Tag Archives: opportunity

Rising From the Ashes (Waters, Rubble, Ice, or Whatever)

al-jody

Mother Nature cleared her throat this week and shut down several roads leading to our life here in sunny (once again) Malibu.  My wife and I apparently collect natural disasters, starting with Arkansas tornadoes and ice storms, continuing with Gulf Coast floods and hurricanes, and now that we’ve hit the jackpot, California drought, earthquakes, wildfires, and mudslides.  We just need a blizzard, tsunami, and volcano to complete the set.  Stockpiling seashells sounds significantly safer (sweet sentence!), but since an ice storm played a major role in the early days of our relationship, I guess the disaster collection is appropriate.

Jody and I met on New Year’s Day 1994 at a high school basketball tournament in Jonesboro, Arkansas.  I was there as a high school basketball coach, and she was there, according to her own rendition, in part to meet me.  You can picture me there at a guardrail in the arena, standing by myself, watching basketball, unsuspecting, when this beautiful young woman innocently (ha!) walks up to introduce herself.  I never knew what hit me that night, but it turned out to be love.

I didn’t have much of a chance according to the Vegas oddsmakers given my dating record yet somehow didn’t mess things up right away.  We talked through several basketball games that night, followed by a trip to Steak ‘n Shake since we weren’t particularly ready to stop the conversation.  We subsequently went on a date or two in January and could sense that something special was in the works.  And then came the infamous ice storm of 1994, a disaster that The Weather Channel ranked as #2 in their list of the “Nation’s Worst Ice Storms.”

Best.  Disaster.  Ever.

Classes at my school were canceled for what seemed like forever.  Jody’s work was not canceled, but since she lived about a forty-five minute drive away on super treacherous roads, she stayed close by at a friend’s apartment throughout the ice storm.  Over the course of that week or two we had the equivalent of a year or so of dating.  At least that’s what we tell ourselves since we were engaged a month later and married by May.

Jody and I have seen a natural disaster or two along the way, and living in California we can count on encountering more.  But we’ve also seen some pretty amazing things emerge “naturally” from both natural and unnatural disasters, and the past twenty-three years of my life is the best evidence of all.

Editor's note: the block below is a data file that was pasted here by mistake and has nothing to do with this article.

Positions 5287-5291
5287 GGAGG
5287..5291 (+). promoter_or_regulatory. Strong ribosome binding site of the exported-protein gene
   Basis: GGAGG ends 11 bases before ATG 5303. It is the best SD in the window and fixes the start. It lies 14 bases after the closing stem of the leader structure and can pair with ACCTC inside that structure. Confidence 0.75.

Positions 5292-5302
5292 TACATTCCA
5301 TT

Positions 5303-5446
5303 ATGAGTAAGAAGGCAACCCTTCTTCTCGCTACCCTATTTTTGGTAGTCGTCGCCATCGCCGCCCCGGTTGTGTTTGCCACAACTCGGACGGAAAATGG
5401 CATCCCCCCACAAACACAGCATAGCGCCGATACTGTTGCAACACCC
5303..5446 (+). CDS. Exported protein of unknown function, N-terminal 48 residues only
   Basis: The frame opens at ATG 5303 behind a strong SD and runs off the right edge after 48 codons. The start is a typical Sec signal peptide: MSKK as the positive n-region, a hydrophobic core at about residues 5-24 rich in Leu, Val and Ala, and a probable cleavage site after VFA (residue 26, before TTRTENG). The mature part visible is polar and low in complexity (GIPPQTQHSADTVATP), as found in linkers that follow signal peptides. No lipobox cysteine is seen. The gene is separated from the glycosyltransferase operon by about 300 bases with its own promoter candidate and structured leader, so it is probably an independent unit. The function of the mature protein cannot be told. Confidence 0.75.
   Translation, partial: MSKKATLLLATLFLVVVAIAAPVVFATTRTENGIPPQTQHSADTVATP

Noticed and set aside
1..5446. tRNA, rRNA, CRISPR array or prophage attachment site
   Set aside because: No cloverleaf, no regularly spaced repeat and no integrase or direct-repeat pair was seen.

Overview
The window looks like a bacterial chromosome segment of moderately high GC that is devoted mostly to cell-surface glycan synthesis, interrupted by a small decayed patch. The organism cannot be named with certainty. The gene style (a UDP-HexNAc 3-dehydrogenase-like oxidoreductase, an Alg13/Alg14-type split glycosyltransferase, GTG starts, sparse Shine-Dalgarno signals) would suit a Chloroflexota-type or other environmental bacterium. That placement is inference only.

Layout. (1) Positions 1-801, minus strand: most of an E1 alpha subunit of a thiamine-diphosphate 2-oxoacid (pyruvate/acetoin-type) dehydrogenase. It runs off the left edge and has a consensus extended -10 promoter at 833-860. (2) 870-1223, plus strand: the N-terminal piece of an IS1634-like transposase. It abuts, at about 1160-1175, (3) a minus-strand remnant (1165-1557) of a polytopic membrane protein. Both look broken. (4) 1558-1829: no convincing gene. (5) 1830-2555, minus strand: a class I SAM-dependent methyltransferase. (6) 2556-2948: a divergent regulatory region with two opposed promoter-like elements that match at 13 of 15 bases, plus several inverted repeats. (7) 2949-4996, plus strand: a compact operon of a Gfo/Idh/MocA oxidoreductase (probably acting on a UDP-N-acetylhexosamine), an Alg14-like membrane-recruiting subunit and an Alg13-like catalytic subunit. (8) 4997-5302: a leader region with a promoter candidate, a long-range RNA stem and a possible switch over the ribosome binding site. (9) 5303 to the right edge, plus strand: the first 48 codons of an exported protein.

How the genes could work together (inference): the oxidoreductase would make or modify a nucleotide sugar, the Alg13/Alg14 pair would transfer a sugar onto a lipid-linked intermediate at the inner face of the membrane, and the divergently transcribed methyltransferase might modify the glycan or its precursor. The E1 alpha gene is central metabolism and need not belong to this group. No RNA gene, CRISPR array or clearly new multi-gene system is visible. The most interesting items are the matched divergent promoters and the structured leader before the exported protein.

Step Back In

I doubt many tune into my blog to read a cool poem and reflect on its deep meaning, but just in case anyone else in this station wagon has ever messed up, reflected on an irretrievable life, and decided that the opportunity to carry on is too precious to stay away, this Raymond Carver poem is worth it.

Locking Yourself Out,
Then Trying to Get Back In

By Raymond Carver

You simply go out and shut the door
without thinking. And when you look back
at what you’ve done
it’s too late. If this sounds
like the story of a life, okay.

It was raining. The neighbors who had
a key were away. I tried and tried
the lower windows. Stared
inside the sofa, plants, the table
and chairs, the stereo set-up.
My coffee cup and ashtrays waited for me
on the glass-topped table, and my heart
went out to them. I said, Hello, friends,
or something like that. After all,
this wasn’t so bad.
Worse things had happened. This
was even a little funny. I found the ladder.
Took that and leaned it against the house.
Then climbed in the rain to the deck,
swung myself over the railing
and tried the door. Which was locked,
of course. But I looked in just the same
at my desk, some papers, and my chair.
This was the window on the other side
of the desk where I’d raise my eyes
and stare out when I sat at that desk.
This is not like downstairs, I thought.
This is something else.

And it was something to look in like that, unseen,
from the deck. To be there, inside, and not be there.
I don’t even think I can talk about it.
I brought my face close to the glass
and imagined myself inside,
sitting at the desk. Looking up
from my work now and again.
Thinking about some other place
and some other time.
The people I had loved then.

I stood there for a minute in the rain.
Considering myself to be the luckiest of men.
Even though a wave of grief passed through me.
Even though I felt violently ashamed
of the injury I’d done back then.
I bashed that beautiful window.
And stepped back in.

“Locking Yourself Out, Then Trying to Get Back In,” by Raymond Carver, from Where Water Comes Together With Other Water (Vintage Books).